The Falling


The Falling

Written/directed by Carol Morley

Before I get into this review, let me get something off my chest.

I recently witnessed a debate on Facebook about how women are represented in cinema and how they are treated as artists in the industry. As a guy who is all about equal rights across all industries, I was immediately drawn to this debate. However, the girl who had initiated the debate was, in my humble opinion, arguing her case in the most diabolical manner ever.

’50 Shades of Grey’ has recently been released, and has made more money than James Cameron’s ‘Avatar’ in their respective opening weekends. This fact alone was enough for the young woman hosting the debate to state that these numbers clearly proved that the world clearly wanted to see cinema that was created by and for women, dealing with women’s issues head on.

Forgive me, but I highly doubt that the sort of women who are attracted to a movie that stemmed from Twilight fan-faction and grew into a horrific trilogy of poorly written, dreadfully researched, rape-glorifying “literature” that, quite frankly, sets women’s rights back decades, could give 50 shades of shite about who was involved in the creative process of bringing such a film to the screen!

Also, if we’re going to use ‘Avatar’ as the standard here, then why not reference Kathryn Bigelow, who beat her ex-husband, James Cameron, to the Best Director Oscar for ‘The Hurt Locker’ and simultaneously became the first woman to receive the award. That year, she also received the Directors Guild of America Award for Outstanding Directing, the BAFTA Award for Best Direction and the Critics’ Choice Movie Award for Best Director. Not to mention that in 1995, she also became the first woman to win the Saturn Award for Best Director for her sci-fi action thriller ‘Strange Days.’

Our debate host could have easily annihilated any argument from any opposition by playing the Kathryn Bigelow card… Or, she could have waited just a little while longer and played a Royal Flush with ‘The Falling.’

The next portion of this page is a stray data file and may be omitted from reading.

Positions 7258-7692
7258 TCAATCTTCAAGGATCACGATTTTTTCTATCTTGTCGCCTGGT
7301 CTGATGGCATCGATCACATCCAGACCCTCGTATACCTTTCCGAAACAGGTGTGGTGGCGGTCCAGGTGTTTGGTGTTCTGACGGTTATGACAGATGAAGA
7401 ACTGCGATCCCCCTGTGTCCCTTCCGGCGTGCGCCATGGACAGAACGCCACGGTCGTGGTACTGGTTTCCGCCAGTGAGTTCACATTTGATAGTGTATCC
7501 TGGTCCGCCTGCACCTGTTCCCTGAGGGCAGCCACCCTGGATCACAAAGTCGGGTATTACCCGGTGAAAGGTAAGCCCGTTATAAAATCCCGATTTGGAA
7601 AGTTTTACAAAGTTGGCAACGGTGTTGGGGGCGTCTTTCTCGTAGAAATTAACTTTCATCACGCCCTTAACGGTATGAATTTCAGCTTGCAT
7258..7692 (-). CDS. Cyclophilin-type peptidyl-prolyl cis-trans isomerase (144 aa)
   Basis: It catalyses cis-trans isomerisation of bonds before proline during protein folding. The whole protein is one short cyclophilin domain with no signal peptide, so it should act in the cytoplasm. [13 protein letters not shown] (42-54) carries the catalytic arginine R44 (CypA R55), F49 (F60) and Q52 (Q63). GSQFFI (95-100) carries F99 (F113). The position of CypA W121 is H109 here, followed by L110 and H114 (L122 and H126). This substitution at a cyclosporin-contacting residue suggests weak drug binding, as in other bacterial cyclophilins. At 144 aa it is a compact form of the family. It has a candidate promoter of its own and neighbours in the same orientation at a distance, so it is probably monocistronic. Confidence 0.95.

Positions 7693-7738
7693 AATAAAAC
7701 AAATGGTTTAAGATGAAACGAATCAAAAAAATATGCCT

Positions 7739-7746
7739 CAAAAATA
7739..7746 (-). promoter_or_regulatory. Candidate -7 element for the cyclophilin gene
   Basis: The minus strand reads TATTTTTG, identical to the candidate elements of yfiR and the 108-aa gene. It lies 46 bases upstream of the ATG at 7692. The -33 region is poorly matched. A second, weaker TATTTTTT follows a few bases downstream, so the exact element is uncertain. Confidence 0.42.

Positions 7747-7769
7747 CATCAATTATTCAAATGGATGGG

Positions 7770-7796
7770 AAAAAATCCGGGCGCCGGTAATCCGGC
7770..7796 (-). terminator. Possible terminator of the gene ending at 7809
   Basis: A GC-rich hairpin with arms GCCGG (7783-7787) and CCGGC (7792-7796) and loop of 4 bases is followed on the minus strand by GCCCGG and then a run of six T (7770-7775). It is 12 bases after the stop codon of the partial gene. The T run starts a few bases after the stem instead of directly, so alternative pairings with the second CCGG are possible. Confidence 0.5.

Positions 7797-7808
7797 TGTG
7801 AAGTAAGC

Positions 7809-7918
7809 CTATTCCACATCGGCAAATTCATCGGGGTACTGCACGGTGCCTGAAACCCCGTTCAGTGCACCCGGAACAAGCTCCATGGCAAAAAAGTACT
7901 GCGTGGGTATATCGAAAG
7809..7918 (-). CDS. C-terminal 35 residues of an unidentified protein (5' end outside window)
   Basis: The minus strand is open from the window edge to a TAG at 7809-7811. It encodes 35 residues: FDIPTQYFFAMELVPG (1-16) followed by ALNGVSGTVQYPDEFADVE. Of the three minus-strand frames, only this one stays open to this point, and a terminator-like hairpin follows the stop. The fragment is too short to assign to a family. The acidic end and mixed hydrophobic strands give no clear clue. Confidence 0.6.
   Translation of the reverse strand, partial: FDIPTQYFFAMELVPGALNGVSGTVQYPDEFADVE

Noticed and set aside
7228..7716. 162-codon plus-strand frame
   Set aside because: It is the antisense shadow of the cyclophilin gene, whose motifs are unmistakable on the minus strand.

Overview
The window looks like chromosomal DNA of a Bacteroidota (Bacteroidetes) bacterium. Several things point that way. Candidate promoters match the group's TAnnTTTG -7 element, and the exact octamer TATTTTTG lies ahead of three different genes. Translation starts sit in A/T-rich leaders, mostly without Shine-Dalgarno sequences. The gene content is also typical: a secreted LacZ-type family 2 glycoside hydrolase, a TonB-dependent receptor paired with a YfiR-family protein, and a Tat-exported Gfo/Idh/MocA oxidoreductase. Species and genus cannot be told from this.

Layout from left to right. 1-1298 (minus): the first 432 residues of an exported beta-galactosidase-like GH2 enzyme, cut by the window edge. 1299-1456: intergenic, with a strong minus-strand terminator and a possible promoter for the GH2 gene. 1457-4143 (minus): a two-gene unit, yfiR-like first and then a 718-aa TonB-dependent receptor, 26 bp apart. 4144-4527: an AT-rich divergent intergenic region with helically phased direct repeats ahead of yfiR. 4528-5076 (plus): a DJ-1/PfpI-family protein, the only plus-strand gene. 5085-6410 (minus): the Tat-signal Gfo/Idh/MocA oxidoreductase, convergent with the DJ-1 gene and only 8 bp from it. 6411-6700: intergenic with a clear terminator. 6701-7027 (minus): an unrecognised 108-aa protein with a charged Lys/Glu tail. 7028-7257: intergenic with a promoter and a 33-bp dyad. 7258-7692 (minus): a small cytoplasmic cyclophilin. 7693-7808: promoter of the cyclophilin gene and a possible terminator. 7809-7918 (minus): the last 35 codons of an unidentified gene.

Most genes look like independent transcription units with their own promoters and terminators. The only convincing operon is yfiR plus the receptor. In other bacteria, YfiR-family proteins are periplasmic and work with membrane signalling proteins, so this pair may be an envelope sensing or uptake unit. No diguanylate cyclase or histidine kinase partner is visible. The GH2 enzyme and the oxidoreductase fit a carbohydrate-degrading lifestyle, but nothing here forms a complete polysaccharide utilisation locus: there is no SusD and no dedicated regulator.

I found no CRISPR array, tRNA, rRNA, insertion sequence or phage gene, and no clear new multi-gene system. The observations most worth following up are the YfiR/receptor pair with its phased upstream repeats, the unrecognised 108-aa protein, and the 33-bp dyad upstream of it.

Set in ’69, the film follows the story of Lydia (the ever wonderful Maisie Williams of ‘Game of Thrones’ fame) and her classmates at an all girls school who, after the sudden loss of a charismatic friend, Abbie (newcomer and one-to-watch, Florence Pugh) all start to suffer episodes of fainting, sometimes in a rather dramatic fashion!

Dealing with girls becoming young women, there is the inevitable sexual awakening tied in to the plot, a disturbing build up in a bond between siblings and a startling revelation in the midst of a strange and strained mother/daughter relationship.

Florence Pugh steals this show, no doubt, making her more than deserving of her Best British Newcomer nomination. Even after her character’s death, she continues to haunt the entire film, constantly being the sole driving force for almost everything that plays out. Maxine Peake gives a frustratingly great performance as the mother of Lydia, who is handled intelligently by Maisie Williams. And, as one of the very few males in the film, Joe Cole delivers us a sleazy, yet somehow loveable, Kenneth, the older brother of Lydia.

Written and directed by the fantastic Carol Morley, beautifully shot by Agnes Godard and accompanied by the haunting music of Tracey Thorn, ‘The Falling’ is a film about women, made by (mostly) women, but is made for everyone!

Is it different because so many key roles were held by women? I do believe it is, yes. And it is fantastic because of it! ‘The Falling’ is a piece of cinema that will make us, as movie-goers, want to seek out more films like it. But the most important fact here is NOT that these job titles were filled by women, it’s that these job titles were filled by talented artists with a united vision and something to say!

‘The Falling’ is due for UK release on April 24th.